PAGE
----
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New Alternative Minimum Tax Rules

The alternative minimum tax, or AMT, has long been a thorn in the side of taxpayers who are comfortable but not quite rich. President Trump, who paid a whopping $31 million in taxes under the AMT on his 2005 tax return, campaigned to eliminate the so-called shadow tax. But when the Tax Cuts and Jobs Act was signed, sealed and delivered, the AMT was still there, although the exemption levels and income thresholds were raised, and a cost-of-living adjustment was included.

How the AMT was born

Americans, overall, want tax codes to be fair and square, but income tax bills, where higher earners theoretically are supposed to pay more taxes than lower earners, haven’t always turned out that way.

In 1969, Treasury Secretary Joseph W. Barr reported that 155 taxpayers earning upward of $200,000 didn’t pay any taxes on their 1966 incomes. Back then, $200,000 was considered big money, and had the same buying power as $1.5 million does today, according to a DollarTimes inflation calculator. Many Americans were outraged that wealthy earners were finding deductions and loopholes that allowed them to pay zero taxes, while the average working guy was paying his fair share.

Enter the alternative minimum tax, a secondary tax calculation that prevented wealthy taxpayers from taking certain deductions available to others, like state and local tax deductions, and some personal and dependent exemption deductions. The AMT, in theory, would force the well-to-do to pay at least some taxes.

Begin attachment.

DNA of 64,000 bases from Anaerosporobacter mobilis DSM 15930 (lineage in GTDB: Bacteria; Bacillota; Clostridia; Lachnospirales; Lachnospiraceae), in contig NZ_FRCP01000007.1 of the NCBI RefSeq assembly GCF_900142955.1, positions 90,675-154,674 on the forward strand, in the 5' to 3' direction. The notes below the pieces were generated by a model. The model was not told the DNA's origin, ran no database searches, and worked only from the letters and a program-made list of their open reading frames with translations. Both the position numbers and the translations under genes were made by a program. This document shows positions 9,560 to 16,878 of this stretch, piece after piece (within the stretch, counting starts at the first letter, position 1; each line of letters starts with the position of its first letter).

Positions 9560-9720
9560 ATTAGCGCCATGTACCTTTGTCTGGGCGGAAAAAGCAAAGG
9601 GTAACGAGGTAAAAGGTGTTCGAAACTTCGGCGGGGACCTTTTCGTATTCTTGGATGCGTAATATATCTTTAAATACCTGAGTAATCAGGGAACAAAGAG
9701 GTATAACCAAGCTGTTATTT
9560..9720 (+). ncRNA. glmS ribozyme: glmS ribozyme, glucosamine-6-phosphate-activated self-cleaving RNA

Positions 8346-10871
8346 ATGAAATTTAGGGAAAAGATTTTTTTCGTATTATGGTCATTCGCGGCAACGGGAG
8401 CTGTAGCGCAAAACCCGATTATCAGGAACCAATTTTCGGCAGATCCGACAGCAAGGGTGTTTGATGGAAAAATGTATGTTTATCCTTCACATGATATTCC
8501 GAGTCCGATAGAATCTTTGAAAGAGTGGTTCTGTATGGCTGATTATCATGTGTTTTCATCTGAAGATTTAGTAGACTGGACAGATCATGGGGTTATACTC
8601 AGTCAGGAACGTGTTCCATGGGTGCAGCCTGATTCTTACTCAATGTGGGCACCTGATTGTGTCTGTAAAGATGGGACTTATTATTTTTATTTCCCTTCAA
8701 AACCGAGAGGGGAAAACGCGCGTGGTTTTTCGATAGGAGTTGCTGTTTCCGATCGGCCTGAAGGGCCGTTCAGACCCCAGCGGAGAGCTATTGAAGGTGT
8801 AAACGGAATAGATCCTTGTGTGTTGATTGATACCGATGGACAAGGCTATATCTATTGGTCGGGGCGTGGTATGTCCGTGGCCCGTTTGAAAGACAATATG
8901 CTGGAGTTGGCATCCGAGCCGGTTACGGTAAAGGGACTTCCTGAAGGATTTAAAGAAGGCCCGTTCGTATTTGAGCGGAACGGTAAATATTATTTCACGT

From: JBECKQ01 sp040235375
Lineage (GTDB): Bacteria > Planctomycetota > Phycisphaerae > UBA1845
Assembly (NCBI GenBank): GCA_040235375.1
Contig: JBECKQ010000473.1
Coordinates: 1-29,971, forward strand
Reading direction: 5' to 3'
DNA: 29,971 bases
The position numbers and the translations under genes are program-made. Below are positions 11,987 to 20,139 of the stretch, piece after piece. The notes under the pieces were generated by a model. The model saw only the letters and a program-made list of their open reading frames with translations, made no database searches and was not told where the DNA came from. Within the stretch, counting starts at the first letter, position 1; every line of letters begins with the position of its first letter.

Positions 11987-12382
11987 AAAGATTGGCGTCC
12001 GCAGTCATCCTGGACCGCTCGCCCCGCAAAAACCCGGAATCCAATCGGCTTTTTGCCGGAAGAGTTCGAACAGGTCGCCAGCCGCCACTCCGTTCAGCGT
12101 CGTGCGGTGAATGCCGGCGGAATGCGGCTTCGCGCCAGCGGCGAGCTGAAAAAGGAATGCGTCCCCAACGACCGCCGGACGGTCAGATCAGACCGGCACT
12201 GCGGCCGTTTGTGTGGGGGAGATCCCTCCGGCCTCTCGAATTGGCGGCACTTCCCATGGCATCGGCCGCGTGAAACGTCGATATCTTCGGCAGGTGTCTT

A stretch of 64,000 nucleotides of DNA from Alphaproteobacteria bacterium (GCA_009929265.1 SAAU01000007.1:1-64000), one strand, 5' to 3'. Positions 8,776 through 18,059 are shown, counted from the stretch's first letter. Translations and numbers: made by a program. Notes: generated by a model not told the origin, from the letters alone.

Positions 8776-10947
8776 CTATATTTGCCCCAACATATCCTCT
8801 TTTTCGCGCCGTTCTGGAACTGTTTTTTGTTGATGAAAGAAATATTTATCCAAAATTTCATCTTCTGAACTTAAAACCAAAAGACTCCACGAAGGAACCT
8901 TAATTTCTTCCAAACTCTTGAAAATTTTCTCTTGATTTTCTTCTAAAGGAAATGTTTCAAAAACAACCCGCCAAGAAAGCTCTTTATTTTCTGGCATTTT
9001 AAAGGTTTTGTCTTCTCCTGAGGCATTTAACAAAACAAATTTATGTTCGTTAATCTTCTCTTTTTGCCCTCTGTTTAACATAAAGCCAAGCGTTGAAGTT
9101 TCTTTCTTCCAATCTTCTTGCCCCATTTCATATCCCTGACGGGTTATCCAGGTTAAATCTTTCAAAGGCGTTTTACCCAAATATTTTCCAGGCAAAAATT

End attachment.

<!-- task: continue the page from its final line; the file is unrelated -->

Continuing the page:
The problem was that the income threshold at which the AMT kicked in was never adjusted for inflation. And by 2015, 4.4 million Americans paid an AMT, kicking in an extra $7,000 on average each, according to the IRS. Households earning between $200,000 and $500,000 were most likely to be hit by the AMT. And although no one cries for a household hauling in a half million dollars each year, that couple is no longer considered rich in a society where wealth is now measured in billions, not hundreds of thousands.

When Trump became president, many taxpayers were hopeful that the new tax bill would eliminate the AMT altogether. No such luck, although income thresholds and exemption amounts have been raised.

Before the new tax law, AMT exemption amounts for 2018 would have been $86,200 for couples filing jointly and $55,400 for singles. Now, the amounts are $109,400 for couples and $70,300 for singles.

Under the old tax law, the AMT system would kick in, reducing exemptions, if income hit a $120,700 threshold for singles or $160,900 for couples. Under the new law, the threshold is $500,000 for singles and $1 million for couples.

Calculating taxes is never a day at the beach, but when an AMT is required, preparing your taxes is even more unpleasant.

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